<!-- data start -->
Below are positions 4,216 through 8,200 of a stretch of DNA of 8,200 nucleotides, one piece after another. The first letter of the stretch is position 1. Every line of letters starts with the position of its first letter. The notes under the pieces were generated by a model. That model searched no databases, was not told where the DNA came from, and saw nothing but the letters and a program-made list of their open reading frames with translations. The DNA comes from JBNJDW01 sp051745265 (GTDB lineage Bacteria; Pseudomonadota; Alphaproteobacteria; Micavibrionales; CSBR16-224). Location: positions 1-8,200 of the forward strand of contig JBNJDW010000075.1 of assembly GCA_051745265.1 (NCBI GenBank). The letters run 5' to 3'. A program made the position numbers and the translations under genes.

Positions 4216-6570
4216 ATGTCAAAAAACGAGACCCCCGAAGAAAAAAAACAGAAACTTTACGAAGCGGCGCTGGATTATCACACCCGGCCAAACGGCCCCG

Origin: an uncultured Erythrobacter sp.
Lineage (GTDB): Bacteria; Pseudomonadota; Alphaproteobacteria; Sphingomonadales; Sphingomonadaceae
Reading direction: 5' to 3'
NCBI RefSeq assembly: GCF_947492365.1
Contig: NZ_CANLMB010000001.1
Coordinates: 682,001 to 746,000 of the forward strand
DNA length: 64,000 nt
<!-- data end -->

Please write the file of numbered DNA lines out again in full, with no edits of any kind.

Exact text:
Below are positions 4,216 through 8,200 of a stretch of DNA of 8,200 nucleotides, one piece after another. The first letter of the stretch is position 1. Every line of letters starts with the position of its first letter. The notes under the pieces were generated by a model. That model searched no databases, was not told where the DNA came from, and saw nothing but the letters and a program-made list of their open reading frames with translations. The DNA comes from JBNJDW01 sp051745265 (GTDB lineage Bacteria; Pseudomonadota; Alphaproteobacteria; Micavibrionales; CSBR16-224). Location: positions 1-8,200 of the forward strand of contig JBNJDW010000075.1 of assembly GCA_051745265.1 (NCBI GenBank). The letters run 5' to 3'. A program made the position numbers and the translations under genes.

Positions 4216-6570
4216 ATGTCAAAAAACGAGACCCCCGAAGAAAAAAAACAGAAACTTTACGAAGCGGCGCTGGATTATCACACCCGGCCAAACGGCCCCG

Origin: an uncultured Erythrobacter sp.
Lineage (GTDB): Bacteria; Pseudomonadota; Alphaproteobacteria; Sphingomonadales; Sphingomonadaceae
Reading direction: 5' to 3'
NCBI RefSeq assembly: GCF_947492365.1
Contig: NZ_CANLMB010000001.1
Coordinates: 682,001 to 746,000 of the forward strand
DNA length: 64,000 nt